By: Nghiinomenwa-vali Erastus
The Environment Investment Fund of Namibia is again officially recognised as having the globally recognised standards, competence, and governance systems to access the financial resources of the Global Climate Fund.
Last week, a statement released by the Environment Investment Fund (EIF) indicated that the Fund has been re-accredited to the Green Climate Fund (GCF) for a further 5-year period.
This follows after the initial 5-year accreditation that lapsed in June 2021.
The re-accreditation was preceded by a rigorous institutional review and assessment of the Fund by the GCF.
The re-accreditation assessment process considered the fiduciary standards, good governance, transparency, leadership, risk management, Environment and Social Governance (ESG) system, and financial management systems of the EIF of Namibia and all other applying institutions.
The GCF first accredited the Fund in 2016 as a direct access entity for country-level programme delivery.
To date, the Fund has, as a consequence, raised more than N$640 million for Climate Action Grants & Readiness Support from the GCF for Namibia.
As a result of the signing of the re-accreditation that was attained last year, the Fund has also since begun with project development for submission to the GCF.
The projects to be developed by the EIF align with the priorities identified under the 2021 updated National Determined Contribution.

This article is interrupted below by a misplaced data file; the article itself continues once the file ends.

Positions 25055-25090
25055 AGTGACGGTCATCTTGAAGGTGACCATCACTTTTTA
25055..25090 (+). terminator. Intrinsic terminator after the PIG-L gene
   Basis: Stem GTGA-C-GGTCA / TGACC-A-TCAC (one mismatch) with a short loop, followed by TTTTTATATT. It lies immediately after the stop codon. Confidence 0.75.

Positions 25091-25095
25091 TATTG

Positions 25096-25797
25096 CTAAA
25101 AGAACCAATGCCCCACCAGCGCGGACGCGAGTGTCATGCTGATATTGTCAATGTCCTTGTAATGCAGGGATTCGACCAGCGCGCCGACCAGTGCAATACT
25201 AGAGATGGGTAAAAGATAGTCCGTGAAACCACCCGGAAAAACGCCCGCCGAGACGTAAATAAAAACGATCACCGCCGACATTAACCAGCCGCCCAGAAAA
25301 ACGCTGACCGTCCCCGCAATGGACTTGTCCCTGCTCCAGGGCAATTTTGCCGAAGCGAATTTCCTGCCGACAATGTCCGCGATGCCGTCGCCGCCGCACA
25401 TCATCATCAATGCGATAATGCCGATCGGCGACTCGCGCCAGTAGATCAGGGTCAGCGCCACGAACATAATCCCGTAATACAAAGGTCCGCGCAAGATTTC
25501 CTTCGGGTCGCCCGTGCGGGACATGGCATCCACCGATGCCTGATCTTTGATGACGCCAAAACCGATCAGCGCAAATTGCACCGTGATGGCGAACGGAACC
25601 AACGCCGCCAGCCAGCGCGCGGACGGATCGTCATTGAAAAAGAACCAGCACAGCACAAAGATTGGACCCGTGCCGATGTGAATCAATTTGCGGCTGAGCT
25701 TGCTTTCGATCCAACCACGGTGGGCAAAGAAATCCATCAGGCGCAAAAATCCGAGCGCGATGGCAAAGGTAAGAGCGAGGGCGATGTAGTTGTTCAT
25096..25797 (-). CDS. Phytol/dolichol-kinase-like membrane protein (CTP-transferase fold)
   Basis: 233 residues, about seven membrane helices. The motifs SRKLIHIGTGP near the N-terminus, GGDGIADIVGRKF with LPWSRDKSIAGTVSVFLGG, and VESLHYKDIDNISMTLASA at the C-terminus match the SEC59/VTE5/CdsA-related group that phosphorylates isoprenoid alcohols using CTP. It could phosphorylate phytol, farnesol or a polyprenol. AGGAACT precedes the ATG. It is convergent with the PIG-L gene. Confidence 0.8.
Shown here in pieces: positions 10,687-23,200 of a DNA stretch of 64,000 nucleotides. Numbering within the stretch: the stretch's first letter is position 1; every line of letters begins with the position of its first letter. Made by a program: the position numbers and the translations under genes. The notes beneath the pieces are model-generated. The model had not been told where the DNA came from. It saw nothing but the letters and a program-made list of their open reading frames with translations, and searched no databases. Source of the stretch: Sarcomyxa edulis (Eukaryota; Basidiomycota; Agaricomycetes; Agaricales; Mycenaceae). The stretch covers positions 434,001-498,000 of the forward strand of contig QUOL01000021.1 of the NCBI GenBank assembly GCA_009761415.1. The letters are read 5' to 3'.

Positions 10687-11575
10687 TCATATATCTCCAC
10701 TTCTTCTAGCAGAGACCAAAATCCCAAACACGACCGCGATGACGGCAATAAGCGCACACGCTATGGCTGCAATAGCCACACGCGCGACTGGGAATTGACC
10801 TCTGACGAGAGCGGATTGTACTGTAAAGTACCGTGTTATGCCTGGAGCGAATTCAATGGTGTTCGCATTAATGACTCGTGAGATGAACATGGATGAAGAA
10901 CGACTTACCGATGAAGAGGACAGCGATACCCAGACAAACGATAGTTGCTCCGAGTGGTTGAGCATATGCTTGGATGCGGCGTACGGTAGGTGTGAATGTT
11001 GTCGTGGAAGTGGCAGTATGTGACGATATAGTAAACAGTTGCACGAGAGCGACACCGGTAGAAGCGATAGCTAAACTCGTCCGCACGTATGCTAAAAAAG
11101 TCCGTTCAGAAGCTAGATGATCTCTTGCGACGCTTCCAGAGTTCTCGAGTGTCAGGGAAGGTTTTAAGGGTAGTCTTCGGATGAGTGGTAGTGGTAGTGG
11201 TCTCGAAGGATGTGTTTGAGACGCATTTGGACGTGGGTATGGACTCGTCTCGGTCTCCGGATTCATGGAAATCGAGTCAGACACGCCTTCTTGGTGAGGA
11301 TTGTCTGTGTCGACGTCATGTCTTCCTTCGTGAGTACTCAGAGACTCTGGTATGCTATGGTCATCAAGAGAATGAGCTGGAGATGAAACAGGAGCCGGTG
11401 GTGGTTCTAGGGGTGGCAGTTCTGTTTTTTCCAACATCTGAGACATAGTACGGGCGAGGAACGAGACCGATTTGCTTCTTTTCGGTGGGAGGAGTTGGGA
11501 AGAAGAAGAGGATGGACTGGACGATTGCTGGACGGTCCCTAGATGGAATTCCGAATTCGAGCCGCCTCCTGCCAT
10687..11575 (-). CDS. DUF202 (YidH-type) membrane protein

The environment, forestry and tourism ministry, being the National Designated Authority to the GCF, provides guidance and support during the project preparation and has no objections to the proposals to the GCF.
The re-accreditation of the EIF of Namibia to the GCF is an important step in this process as the Fund aims to raise funding from GCF totalling N$1,5 billion by the year 2026.
This type of funding will be used to create new, much-needed industries that will support economic growth in areas such as rural development, renewable energy, water management and the environment.
Furthermore, the funding will support sound waste management systems, sustainable agriculture, recycling, green technology industries, ecosystem-based businesses, environmental research, training, bursaries, scholarships, and green value chains in the manufacturing sector.
Consequently, contribute to inclusive economic growth, poverty eradication, employment creation, and food and water security.
It is estimated that a shift towards a greener economy in Namibia can create 3,500 jobs within the next three years.
The GCF funding is mainly availed in the form of grants to finance climate change-related programmes.